Susan and I first remember them when we were very young in Washington. We would go see them or they would visit us. Sometimes Sis and Dick would babysit us while the grownups went out. Uncle Mel in my memory was jolly and a jokester. He could play the piano by ear and I remember him singing “Milwalkee in the Morning.” I thought he was a wonderful piano player and always begged for more. He was the inspiration that led me to learn to play.
In later years after we had moved to Payson and Mel and Violet were in Whittier we would visit them there. Usually we got together with Grandma Ethel and Vera and Gib. We had tacos for the first time at their house. They were the latest thing and I wasn’t sure I liked the strange taste of the tortillas. Aunt Violet was gentle, soft spoken and fun to listen to with her slight southern drawl. She worked as a nurse in a mental hospital and we couldn’t wait to hear her latest stories about the patients and the unusual things that went on there. We liked to admire her mortar and pestle collection and the beautiful glass .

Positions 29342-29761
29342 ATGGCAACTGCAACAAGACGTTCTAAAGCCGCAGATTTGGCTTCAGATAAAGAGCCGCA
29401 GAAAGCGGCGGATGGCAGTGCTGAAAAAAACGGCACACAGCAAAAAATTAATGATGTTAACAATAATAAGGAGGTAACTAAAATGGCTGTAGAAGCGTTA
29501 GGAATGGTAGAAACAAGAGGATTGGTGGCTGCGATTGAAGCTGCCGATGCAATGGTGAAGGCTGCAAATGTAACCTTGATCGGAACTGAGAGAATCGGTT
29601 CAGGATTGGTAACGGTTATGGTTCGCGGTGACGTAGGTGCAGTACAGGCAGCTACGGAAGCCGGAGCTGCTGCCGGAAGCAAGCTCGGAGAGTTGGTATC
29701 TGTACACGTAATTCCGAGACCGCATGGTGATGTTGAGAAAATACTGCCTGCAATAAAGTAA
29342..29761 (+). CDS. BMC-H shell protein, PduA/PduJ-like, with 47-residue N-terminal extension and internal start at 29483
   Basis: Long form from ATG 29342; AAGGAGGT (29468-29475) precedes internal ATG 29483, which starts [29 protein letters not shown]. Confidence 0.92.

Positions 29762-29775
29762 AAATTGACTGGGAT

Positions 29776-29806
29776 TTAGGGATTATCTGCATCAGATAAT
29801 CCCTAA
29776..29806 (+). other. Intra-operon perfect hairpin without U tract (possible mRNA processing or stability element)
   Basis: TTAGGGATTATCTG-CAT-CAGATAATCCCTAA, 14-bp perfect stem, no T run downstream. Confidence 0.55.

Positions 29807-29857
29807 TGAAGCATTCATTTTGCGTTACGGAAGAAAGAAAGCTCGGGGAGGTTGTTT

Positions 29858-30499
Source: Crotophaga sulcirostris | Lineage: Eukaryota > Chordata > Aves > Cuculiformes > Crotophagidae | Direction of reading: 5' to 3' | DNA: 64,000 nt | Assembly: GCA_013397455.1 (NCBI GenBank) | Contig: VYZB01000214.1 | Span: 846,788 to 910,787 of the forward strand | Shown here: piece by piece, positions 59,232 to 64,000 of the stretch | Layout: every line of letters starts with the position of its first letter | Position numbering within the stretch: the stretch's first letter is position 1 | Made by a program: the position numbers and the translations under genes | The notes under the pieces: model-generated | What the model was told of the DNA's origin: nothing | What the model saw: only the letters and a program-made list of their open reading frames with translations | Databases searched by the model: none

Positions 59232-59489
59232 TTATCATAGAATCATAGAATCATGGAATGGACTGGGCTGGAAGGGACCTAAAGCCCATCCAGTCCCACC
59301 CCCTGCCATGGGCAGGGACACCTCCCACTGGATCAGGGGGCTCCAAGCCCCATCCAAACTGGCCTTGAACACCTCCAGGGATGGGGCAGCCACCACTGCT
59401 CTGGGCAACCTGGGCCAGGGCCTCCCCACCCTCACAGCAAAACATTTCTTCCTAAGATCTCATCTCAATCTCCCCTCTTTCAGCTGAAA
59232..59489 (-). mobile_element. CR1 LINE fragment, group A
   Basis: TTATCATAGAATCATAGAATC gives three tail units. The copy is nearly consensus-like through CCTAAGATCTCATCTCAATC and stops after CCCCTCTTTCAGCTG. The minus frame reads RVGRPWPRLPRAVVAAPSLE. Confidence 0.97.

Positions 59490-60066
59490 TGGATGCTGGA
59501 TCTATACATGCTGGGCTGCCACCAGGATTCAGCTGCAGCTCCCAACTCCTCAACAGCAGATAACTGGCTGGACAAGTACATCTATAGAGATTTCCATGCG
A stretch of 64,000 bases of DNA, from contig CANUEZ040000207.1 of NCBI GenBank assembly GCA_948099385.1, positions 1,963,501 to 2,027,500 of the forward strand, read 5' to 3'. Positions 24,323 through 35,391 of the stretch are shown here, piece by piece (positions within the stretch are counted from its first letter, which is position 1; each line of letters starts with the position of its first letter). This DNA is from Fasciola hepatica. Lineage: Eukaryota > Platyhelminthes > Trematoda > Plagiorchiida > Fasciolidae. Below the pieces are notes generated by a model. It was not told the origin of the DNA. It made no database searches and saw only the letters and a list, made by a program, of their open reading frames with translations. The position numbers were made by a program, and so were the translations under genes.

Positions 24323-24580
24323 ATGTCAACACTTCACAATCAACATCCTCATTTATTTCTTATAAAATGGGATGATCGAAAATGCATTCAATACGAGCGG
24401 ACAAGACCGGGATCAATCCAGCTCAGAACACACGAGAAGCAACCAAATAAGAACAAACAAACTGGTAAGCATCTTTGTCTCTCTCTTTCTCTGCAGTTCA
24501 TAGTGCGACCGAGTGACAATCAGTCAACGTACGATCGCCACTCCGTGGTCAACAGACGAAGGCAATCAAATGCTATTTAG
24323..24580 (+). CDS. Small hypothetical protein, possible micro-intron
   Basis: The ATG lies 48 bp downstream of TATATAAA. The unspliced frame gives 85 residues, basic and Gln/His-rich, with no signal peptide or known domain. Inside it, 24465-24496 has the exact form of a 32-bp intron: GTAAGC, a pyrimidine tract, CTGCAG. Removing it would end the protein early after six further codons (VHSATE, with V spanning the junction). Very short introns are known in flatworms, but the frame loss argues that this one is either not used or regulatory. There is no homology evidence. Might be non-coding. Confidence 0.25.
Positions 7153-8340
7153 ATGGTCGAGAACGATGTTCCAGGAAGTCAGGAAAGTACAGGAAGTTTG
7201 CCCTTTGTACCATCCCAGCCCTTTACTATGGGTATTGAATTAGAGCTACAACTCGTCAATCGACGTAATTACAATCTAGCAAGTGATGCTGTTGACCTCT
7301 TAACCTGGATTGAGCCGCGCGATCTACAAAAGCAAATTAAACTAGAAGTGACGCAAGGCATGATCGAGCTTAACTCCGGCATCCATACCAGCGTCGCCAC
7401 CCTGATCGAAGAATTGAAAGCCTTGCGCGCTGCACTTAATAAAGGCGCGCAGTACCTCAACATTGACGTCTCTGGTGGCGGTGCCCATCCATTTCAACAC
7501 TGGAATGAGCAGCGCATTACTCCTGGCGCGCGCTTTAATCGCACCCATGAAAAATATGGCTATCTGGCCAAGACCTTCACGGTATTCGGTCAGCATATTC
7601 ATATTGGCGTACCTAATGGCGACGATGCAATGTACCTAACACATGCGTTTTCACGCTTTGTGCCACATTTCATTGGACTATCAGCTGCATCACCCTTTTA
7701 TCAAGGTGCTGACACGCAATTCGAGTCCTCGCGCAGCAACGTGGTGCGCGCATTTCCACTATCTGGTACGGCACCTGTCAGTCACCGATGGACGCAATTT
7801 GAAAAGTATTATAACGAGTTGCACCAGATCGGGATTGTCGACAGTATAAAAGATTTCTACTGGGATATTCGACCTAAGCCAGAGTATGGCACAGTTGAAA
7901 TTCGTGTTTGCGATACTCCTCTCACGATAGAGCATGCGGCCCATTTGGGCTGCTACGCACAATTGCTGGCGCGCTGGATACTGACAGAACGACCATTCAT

paperweights on her coffee table. And we were always amazed at the avacado tree in the back yard with real avacados on it. We took some home with us. She was a good cook. I especially remember a grape jello salad with walnuts and fruit and cream in it that she made.
Dick was artistic and his drawings were impressive for someone so young. Susan says he was patient and forgiving when she painted some sky on a map he made for a school project and told her not to cry about it. He was also a tease. One time at breakfast he ate a whole boiled egg in one bite and then dared us to do it. Our last fond memory of him was a trip to Disneyland. His girl friend had come too and she was so nice to us. Dick was ill by then and had to sit and rest a lot. But he tried to be a good sport.
Sis was so pretty and just enough older for Susan and Tina and I to admire her hair and real makeup and fashionable clothes. We all remember when she and Mike were married. There were so many people there having a good time and lots of good things to eat. Then we enjoyed seeing Aaron and Kimberly a couple of times when they were little kids so cute and finding ways to get into trouble.
There are the sad memories--the shock of Uncle Mel’s death and Dick’s untimely passing at such a young age. We admired Aunt Violet so much for going on with her life as she did. I still have the gold ceramic creche scene that she made that I put out every Christmas. We still have some of the dolls that she gave us with the clothes for them that she had crocheted. Mom always considered her a good friend and looked forward to having her come to Vegas for visits. Photos are Violet in later years and Melvin when young.
|Violet in her later years.|